When Holly Mullen was our editor, she began publishing a regular tick of how many weeks had elapsed since Matheson had granted an interview or talked to a City Weekly reporter. It was a number that equated to years of elapsed time since Matheson had spoken to this paper. According to his press aide, we weren't nice to Jim. Holly's been gone for over a year, and only this week-- the one just before his most important election date ever-- has he finally been sufficiently scared into answering a couple of questions. So, no thanks, Jim, I'm not voting for a pandering fool such as yourself, and I don't feel bad about saying so.

And third, I'm with the Tea Party on this one-- it's time to vote the cynical, incumbent scoundrels out of Congress who do less for us than we can do for ourselves. Matheson, for example, cites his allegiance to due diligence and fiscal responsibility when he defends his vote against what is derisively called Obamacare. He says the bill was flawed. All congressional bills are flawed. The real flaw is that he doesn't mention how much money he reaps from the health-care industry. He can claim fairness all day long, but it just isn't so.

It isn't fair that the health-care bill is lambasted as socialized medicine when he has a taxpayer-paid health plan that is more socialist than the one he would deny his constituents. What is fair is if Matheson finds himself without health care and without health-industry-support dollars in his pocket. It would also be fair if he would do as some of Americans have done-- shoot himself. That way, he wouldn't be denied admission to an emergency room where he could then show why he's really there, to renew a lapsed medication, perhaps. Not to worry-- if he loads a gun the same way he handles his public comments, he'd be firing blanks anyway.

Jim Matheson entered office nearly a decade ago upon the backs of tens of thousands of formerly disenfranchised Democrats, their hopes pinned tightly to him. He turned on them. Forget the narcoleptic argument that his district is equally rural, equally Republican and his votes reflect his constituents' wishes-- he's been consistent at licking that shoe from Day 1.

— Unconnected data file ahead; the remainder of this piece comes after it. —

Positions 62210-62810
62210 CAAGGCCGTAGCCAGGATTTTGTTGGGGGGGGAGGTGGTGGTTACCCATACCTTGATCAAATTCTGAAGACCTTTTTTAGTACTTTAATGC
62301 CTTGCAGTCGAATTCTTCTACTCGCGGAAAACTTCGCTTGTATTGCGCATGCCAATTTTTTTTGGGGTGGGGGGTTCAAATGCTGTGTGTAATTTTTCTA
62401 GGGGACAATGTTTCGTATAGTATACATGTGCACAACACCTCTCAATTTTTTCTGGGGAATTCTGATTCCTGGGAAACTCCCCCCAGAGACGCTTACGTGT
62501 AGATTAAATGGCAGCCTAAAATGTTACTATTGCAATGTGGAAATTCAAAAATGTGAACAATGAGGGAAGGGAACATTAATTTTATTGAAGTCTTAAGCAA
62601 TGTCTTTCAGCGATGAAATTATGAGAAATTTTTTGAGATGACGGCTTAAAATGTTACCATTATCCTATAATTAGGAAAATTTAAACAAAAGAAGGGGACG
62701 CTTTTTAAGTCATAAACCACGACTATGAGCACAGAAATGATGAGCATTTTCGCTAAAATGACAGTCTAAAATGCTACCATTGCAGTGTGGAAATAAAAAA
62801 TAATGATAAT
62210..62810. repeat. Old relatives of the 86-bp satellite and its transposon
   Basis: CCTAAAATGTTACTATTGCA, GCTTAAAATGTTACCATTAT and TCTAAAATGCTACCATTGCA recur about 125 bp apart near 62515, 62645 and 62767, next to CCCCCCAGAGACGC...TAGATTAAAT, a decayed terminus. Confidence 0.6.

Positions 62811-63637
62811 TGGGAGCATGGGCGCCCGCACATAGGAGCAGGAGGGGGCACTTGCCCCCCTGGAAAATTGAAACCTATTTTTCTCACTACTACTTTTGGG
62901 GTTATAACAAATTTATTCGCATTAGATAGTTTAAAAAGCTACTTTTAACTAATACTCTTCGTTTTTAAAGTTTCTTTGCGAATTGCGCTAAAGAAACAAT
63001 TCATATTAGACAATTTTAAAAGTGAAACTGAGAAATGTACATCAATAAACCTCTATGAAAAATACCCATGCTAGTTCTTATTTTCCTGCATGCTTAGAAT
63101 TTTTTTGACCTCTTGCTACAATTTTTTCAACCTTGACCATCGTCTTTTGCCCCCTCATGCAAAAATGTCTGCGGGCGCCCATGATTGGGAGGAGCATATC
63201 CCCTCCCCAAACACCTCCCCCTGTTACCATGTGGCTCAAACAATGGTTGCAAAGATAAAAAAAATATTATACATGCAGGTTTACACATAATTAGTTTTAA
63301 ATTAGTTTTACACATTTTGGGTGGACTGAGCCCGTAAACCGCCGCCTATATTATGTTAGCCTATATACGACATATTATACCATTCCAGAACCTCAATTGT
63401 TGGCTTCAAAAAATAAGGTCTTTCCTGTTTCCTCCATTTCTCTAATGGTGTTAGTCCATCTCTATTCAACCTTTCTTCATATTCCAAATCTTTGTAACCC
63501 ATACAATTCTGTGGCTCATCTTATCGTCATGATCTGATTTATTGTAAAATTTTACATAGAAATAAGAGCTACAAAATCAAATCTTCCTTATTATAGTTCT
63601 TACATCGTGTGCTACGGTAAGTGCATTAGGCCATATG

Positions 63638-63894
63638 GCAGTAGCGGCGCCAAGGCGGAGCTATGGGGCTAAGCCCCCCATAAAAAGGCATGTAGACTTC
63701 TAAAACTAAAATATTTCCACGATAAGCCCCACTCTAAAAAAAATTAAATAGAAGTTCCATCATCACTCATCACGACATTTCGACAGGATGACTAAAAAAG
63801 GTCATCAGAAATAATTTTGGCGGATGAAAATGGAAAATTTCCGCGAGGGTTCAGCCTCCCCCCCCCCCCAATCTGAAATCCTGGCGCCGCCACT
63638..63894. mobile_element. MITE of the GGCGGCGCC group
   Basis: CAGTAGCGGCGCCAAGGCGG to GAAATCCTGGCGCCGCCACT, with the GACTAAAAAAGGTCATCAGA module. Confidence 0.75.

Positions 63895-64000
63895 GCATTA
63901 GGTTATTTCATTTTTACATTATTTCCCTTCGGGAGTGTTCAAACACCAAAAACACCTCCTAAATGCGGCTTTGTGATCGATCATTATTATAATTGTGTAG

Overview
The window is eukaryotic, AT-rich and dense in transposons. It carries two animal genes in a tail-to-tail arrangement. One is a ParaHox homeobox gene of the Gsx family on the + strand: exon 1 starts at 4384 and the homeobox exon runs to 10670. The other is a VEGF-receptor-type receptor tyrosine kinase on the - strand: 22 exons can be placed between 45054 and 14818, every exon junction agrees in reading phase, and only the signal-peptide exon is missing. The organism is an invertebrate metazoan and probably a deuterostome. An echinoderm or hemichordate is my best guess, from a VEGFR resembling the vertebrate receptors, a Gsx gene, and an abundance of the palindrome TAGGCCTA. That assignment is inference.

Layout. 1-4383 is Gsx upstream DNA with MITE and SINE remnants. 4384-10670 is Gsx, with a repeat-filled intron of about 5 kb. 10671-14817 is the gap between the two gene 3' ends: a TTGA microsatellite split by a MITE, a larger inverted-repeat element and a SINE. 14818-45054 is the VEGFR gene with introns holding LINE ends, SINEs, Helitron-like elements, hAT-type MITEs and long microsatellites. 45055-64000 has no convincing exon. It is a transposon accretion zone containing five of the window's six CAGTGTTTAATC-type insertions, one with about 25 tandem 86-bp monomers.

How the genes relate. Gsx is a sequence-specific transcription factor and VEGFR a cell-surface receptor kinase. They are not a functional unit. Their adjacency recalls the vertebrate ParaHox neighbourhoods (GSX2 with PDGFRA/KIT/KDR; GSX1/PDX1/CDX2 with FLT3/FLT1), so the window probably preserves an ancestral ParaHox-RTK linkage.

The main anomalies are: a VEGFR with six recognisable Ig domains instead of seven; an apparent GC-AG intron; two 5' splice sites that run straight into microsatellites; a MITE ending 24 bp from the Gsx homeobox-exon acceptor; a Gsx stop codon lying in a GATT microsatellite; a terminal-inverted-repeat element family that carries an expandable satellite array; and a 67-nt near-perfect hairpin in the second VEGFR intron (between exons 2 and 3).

He's made his money. He's made fools of his Democratic supporters. His Republican detractors know he will do it to them, too. He's not a man of substance; he's a man of opportunity. His bus left the depot, and, this time, I and many others, aren't along for the ride. He's just one long night of empty foreplay-- not only will he never kiss you back, he wants you to pay for the gas that burned in his engine while he let you fool around.

I don't want to fool around, but neither do I want to be fooled again. Claudia Wright can win this primary election and she can win in November. It is indeed time for a change-- not of direction, but of heart.

It's why Blue America goes to real people to help elect progressives, not to Insiders. We don't win every time but guess what? In the 2008 cycle, according to the National Journal Blue America's record of success was bigger than every single Insider group. We scored better than every labor union, every environmental group, every gay group, every woman's group, every PAC that endorses candidates-- both Republicans and Democrats. When we urged them to get behind Donna Edwards they laughed. It took two cycles but she beat an entrenched incumbent backed by Nancy Pelosi and Rahm Emanuel. When we brought up Alan Grayson even the smartest and savviest bloggers told us to stop wasting everyone's time and money. We don't decide on who to support based on viability-- just on their policy platforms and their character. The viability is part of our job. And, yes, I personally maxed out to Claudia's campaign; she meets every single criteria I look for in a candidate.